London — Commemorations began on Wednesday to honour the 71 people who died when a fire ripped through the Grenfell Tower block in London in 2017.
The burnt-out tower will light up in green, along with Prime Minister Theresa May’s Downing Street office, to mark the country’s deadliest domestic fire since the Second World War. May told parliament on Wednesday that the "unimaginable tragedy remains at the forefront of our minds".
Grenfell residents have planned a series of events, starting with a communal meal in the shadow of the charred apartment block at 6pm, followed by workshops to create signs, bracelets and T-shirts for the anniversary.
The fire broke out because of a faulty fridge in the kitchen of a fourth-floor flat in the 24-storey tower. The fire brigade received the first call at 12.54am on June 14 2017, as the flames spread swiftly up the building.
As part of the commemorations, 72 white roses — one for each of the people who perished, along with one for a stillborn baby — will be placed at the "wall of truth", near the tower.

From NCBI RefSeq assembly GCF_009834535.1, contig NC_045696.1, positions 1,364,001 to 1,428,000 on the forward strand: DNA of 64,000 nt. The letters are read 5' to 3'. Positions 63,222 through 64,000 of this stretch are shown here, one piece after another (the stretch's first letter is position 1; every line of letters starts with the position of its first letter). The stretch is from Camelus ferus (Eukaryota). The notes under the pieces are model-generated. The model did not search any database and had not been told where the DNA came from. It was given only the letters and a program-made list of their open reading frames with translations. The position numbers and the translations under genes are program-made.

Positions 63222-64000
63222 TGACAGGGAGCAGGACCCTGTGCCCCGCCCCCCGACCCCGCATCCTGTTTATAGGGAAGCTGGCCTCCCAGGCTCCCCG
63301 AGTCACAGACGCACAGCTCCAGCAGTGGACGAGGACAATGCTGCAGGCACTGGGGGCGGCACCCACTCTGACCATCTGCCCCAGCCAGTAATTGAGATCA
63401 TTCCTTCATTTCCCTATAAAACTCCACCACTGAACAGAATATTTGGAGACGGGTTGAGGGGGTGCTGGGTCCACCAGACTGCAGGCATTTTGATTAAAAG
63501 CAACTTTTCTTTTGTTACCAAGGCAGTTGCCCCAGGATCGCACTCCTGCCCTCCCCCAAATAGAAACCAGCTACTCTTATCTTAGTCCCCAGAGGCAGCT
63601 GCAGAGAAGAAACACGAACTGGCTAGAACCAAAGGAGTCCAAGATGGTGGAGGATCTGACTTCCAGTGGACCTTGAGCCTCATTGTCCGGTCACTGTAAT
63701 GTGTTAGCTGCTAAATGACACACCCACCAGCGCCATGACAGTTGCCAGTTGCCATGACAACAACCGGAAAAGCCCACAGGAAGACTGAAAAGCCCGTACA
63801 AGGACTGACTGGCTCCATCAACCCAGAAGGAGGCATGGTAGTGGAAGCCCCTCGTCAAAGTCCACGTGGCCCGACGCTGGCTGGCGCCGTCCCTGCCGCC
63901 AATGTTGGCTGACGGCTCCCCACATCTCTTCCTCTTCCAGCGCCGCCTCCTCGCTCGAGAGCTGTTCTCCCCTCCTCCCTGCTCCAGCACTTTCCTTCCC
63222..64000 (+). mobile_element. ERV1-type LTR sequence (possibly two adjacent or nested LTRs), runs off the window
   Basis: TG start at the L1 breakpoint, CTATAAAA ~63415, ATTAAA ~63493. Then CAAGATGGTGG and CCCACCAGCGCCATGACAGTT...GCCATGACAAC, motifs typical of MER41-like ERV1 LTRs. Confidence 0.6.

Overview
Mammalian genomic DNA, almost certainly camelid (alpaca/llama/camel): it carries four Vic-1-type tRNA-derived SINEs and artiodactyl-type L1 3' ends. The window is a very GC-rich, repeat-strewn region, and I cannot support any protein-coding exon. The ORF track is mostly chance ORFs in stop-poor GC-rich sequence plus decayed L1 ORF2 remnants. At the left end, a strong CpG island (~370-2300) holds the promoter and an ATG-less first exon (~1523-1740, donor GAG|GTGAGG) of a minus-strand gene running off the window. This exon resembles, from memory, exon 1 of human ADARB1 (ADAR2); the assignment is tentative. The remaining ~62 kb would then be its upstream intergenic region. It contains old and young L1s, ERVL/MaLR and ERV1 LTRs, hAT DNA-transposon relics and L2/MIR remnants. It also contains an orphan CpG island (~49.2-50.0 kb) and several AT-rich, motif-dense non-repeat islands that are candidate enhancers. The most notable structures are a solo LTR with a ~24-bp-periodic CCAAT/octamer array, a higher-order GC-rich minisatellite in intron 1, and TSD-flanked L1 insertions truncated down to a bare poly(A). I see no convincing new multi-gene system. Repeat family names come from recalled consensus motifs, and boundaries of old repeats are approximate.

There will also be 72 seconds of silence at 12.54am in honour of the victims.
"It’s very much a local affair," said Samia Badani, co-chairwoman of a board that represents 1,000 local households. "We wanted to have a private moment where we could recreate this community spirit that we are proud of," she added.
The commemorations will continue on Thursday with church services, special prayers at a local mosque, wreath-laying and the unveiling of a community mosaic. A silent walk will also be held, while banners in memory of the victims have been unfurled over the top four floors of the tower.
Relatives of those who died recently provided heart-rending testimony about their loved ones’ final moments at the beginning of a public inquiry into the fire.